Ministry Musings: Keep Watch Over Yourself

     Institutions in decline increase the pressure on leaders to “produce” and “succeed.”  This is the sociological equivalent to the natural survival instinct.  I see it across the board in North American Christianity, but especially among church-planting pastors and those appointed or invited to implement turnaround-strategies in congregations.  The only way to survive in this environment is to be proactive in your spiritual formation.  I offer these suggestions.
     First, tend your soul.  Give it time and means to grow.  Your holiness and abundant life is the well into which you drop your ministry bucket to draw the Water if Life, for yourself and those you serve.  Nothing can take the place of your own spiritual formation.
     Second, maintain your marriage and/or friendships.  There is a great temptation to neglect the people closest to us when we are under pressure, choosing instead to pour ourselves into our work.  Do not do this, because your spouse, children, and friends provide you with with the love, realism, and support you must have.
     Third, have a life larger than your ministry.  This is an expansion of the previous point.  Cultivate a hobby.  Include non-church activities in your schedule.  Mix and mingle in the community.  You can be a pastoral presence apart from “church work.”  Put enjoyable things into your life that don’t directly relate to you being a clergyperson.
     Fourth, make yourself deliberately unavailable.  Omni-availability can suffocate your spirit, and it is the seedbed for growing an egoic false sense of indispensability.  Delegate.  Defer. Schedule your day off and stick to it.  Don’t run from one task to the next.  Stop at Starbucks and chill before you move on.  Cultivate the pace of grace.  This is the ancient discipline of stasis.  Practice it.
     Fifth, schedule a monthly retreat day.  This is not a day off, it is “sabbath”–a day to rest in God.  It is a time to revisit your vocation and get out from under a concentration on your activities.  It is a day to breathe deep and regain perspective.  It is a John 15 experience.
    Sixth, have a soul friend, someone who can be on the journey with you, love you, listen to you, and offer wiise counsel.  Do not try to go it alone.  Do not become isolated. The devil shoots with a rifle, and can pick us off one at a time.  Most clergy who go into burnout or get into trouble have gone into secrecy and/or seclusion.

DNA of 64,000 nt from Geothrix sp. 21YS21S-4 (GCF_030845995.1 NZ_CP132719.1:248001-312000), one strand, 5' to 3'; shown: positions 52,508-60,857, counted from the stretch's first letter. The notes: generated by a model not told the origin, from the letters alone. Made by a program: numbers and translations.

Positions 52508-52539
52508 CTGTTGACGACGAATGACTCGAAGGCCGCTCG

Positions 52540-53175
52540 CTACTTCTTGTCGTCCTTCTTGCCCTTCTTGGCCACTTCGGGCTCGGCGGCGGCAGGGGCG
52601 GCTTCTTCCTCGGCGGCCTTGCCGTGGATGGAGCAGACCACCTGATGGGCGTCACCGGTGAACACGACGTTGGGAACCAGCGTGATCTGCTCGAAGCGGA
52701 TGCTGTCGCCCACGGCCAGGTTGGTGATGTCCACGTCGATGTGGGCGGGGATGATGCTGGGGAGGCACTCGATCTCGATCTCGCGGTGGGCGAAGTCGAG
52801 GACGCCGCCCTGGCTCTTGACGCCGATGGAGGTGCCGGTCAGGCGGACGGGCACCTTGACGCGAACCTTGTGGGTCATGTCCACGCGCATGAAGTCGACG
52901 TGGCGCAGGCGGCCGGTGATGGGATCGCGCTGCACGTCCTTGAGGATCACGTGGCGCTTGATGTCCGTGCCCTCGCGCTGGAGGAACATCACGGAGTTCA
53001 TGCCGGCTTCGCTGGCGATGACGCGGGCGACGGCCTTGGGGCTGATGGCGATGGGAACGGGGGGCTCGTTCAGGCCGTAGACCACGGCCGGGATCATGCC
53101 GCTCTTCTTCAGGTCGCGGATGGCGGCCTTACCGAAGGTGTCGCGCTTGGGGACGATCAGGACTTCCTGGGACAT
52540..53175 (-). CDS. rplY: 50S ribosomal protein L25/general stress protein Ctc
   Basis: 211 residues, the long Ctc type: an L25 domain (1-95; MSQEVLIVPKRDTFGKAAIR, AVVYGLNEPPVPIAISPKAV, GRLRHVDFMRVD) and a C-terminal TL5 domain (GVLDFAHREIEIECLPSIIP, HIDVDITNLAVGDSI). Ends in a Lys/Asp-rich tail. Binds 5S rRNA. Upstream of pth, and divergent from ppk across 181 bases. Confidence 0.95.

Finally, stay healthy.  Eat right.  Exercise.  Get enough sleep (which many doctors say includes a short mid-day nap).  Ministry is enhanced when the body/spirit connection is honored.  As St. Francis said, “The soul rides on Brother Donkey.”  So, keep your donkey in good shape.
     When you already feel stressed, these suggestions may seem like “more tasks,” but the truth is, they are life-givers and life-savers.  We get tired and sick because our life system is not ordered and nurtured to supply us with what we need to survive and thrive.  More than we realize or admit, we clergy have more control over our time and schedule than many of our laity do.  Be wise and proactive.  Order your world to give you life.  No one else will do it for you.

About Steve Harper

Dr. Steve Harper is retired seminary professor, who taught for 32 years in the disciplines of Spiritual Formation and Wesley Studies. Author and co-author of 45 books. He is also a retired Elder in The Florida Annual Conference of The United Methodist Church.
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3 Responses to Ministry Musings: Keep Watch Over Yourself

  1. Patrick says:

    I figure as long I am hanging around on this side of things a post such as this will have value beyond measure. Thanks Steve for reaching in there, pulling it out, and sharing it with us.

  2. Russell says:

    Looking back over the years, I recognize several of these thoughts at work. Thanks Steve, although much is hindsight! Russ

  3. kellisorg says:

    Kelli Sorg + www.

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